Jeremy Côté

Do I Have What It Takes?

This is a question that students encounter over and over throughout their education. It crops up when deciding what classes to take, what projects to embark on, and what programs to study. It is a natural question, because we don’t like embarrassing ourselves. Therefore, we want to avoid pursuits that are too difficult if possible.

As a physics and mathematics student, I can only give you my perspective from this small corner of life. How can you tell if you have what it takes to study mathematics and physics?

I don’t want this to turn into a celebration of every person’s ability to do mathematics and physics if they give enough effort. While this may be true, it isn’t exactly helpful. That is avoiding the question, so I want to address it a bit differently.

Work, work, and more work

This is the first thing you should be prepared for. Studying mathematics and physics requires a lot of work. You might get by in the beginning by understanding the “trick” to a problem, but from what I have seen, this doesn’t last forever. At some point, you will encounter problems that confuse you and are not solved in five seconds. When this happens, are you willing to put in the work to understand?

On a practical level, I spend many hours each week doing homework. This is not studying for pure enjoyment. It is studying in order to finish my homework. This often means digging through textbooks and various resources to figure out the essence of a problem. It’s not always fun, and sometimes I spend hours labouring over a specific example that I just cannot seem to get. Perhaps I am slow, but I think it is safe to say that you will encounter your own version of this throughout your studies.

I am not saying the work is always boring. I enjoy a lot of the aspects of solving a problem, and gaining a better understanding of a concept is satisfying. I just think it is worth pointing out that this does not come for free. You will work a lot in a mathematics or physics program, and there is not much you can do to get around that.

Being brilliant

Connected to the previous section is the idea of needing to be very smart in order to fare well in these programs. I do think some are better than others, but it’s rare to find someone with zero ability in the subjects. Why is there an initial imbalance? That is probably a question that sociologists can answer better than I can, but I would say that your upbringing can prepare you better or worse for any program. I don’t know if there are any genetic tendencies for people to be better at mathematics or physics, but I do think it’s clear that someone may seem more naturally “brilliant” than others.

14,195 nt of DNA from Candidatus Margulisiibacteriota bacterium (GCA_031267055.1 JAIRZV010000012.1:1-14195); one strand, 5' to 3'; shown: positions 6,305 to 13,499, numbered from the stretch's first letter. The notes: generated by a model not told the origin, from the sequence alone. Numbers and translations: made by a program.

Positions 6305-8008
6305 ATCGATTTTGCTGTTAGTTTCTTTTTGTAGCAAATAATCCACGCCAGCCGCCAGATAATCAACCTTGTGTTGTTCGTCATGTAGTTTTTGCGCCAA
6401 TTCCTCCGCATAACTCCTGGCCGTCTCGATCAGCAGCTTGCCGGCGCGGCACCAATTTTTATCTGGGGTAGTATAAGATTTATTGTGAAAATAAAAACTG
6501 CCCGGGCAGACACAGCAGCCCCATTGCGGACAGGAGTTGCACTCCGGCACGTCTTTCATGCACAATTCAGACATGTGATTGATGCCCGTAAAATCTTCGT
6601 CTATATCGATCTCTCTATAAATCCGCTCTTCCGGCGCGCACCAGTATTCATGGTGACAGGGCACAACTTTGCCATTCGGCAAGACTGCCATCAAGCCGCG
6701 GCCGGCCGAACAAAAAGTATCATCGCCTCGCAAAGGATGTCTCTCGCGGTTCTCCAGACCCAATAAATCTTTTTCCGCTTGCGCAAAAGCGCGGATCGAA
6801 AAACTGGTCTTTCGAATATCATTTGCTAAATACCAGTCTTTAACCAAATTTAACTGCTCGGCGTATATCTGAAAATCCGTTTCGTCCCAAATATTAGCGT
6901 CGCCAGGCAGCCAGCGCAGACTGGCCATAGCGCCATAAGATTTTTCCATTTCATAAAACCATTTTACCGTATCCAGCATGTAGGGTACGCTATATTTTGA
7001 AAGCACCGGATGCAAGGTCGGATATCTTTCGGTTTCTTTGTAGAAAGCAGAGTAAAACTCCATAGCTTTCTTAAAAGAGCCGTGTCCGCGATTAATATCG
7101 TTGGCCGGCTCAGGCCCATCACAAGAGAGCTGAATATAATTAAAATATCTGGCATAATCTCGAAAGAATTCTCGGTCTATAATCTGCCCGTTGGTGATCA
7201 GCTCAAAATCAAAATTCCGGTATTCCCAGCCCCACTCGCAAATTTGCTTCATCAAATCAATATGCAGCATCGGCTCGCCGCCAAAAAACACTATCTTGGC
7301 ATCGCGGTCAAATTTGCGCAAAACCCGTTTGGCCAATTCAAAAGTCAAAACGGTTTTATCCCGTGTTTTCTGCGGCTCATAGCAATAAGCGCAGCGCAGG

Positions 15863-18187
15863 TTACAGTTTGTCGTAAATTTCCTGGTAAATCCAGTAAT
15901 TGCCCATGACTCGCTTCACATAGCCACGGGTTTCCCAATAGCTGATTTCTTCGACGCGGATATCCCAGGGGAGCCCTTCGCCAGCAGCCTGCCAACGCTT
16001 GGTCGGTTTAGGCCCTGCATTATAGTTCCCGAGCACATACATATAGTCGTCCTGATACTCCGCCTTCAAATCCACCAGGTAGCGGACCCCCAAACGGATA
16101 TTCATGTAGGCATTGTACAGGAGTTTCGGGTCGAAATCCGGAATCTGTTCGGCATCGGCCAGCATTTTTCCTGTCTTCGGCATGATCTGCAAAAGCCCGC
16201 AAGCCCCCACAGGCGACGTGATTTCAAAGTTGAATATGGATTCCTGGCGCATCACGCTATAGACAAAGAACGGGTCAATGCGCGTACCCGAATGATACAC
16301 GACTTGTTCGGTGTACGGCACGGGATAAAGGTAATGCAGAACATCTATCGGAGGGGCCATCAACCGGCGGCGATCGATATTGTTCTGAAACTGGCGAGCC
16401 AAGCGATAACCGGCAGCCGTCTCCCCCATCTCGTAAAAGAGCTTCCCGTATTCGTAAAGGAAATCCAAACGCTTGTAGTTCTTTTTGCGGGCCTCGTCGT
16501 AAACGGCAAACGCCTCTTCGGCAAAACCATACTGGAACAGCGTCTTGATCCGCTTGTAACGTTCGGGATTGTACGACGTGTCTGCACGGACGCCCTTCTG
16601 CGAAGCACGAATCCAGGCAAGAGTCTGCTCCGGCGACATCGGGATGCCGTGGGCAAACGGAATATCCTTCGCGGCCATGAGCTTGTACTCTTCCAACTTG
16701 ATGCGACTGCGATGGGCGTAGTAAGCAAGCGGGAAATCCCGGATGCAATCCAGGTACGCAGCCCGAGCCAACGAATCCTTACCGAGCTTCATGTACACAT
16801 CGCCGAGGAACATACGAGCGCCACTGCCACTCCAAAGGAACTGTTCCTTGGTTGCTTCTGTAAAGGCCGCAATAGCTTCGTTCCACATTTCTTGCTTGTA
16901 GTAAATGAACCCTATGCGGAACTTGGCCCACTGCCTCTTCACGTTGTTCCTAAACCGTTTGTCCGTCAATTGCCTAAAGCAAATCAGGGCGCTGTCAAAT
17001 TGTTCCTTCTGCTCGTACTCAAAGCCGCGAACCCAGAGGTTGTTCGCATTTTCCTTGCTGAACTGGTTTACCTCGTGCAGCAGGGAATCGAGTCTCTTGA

Does that mean you need to have an easy time in order to study physics or mathematics? Not at all. In fact, I would say that most of the students I have met do not fall in this category. I would definitely include myself in this category.

Being smart does not automatically mean you are ready to study physics and mathematics. I would put a lot more emphasis on the willingness to do work, because everyone will hit a roadblock. Some people might hit a roadblock later on than others, but each person has their own difficulties. The real question is how you will respond when you encounter a roadblock. Will you quit, or will you persevere?

Memorization and first principles

Throughout our primary and secondary education, the lesson that is reinforced over and over again is that memorization works. We hear teachers and others bemoaning the fact that memorization is all students do, but the simple truth is that it does work.

At least, to a certain extent. When you go further and further into mathematics and physics, you learn that memorization is only part of the picture. The emphasis now is on first principles thinking.

What this means is that, instead of remembering how everything fits together, you start from some bedrock foundation, and build from there. In terms of classical physics, this often begins with Newton’s second law. From that simple equation, you can derive a bunch of consequences that depend on the system. The point is that you no longer worry about the end result. Instead, the emphasis is on understanding the foundations, and building from there.

If you are someone who gets by through memorization (and don’t worry, we all are, to some extent), this shift in mindset will take some getting used to. However, I think it is important to be aware of this, because it is quite different from early education.

My goal with this piece is to remove the fear of not being “smart” enough to study physics or mathematics. If I had to isolate one quality that needs to be built, it is the willingness to work hard. If you can do that (and even find joy in it), you will do fine. You might not be the best researcher who ever lived, but you will be able to understand more than you once did. Therefore, if you enjoy physics and mathematics, I would recommend giving it a shot. With the the right mindset, I think many people are capable of studying these subjects.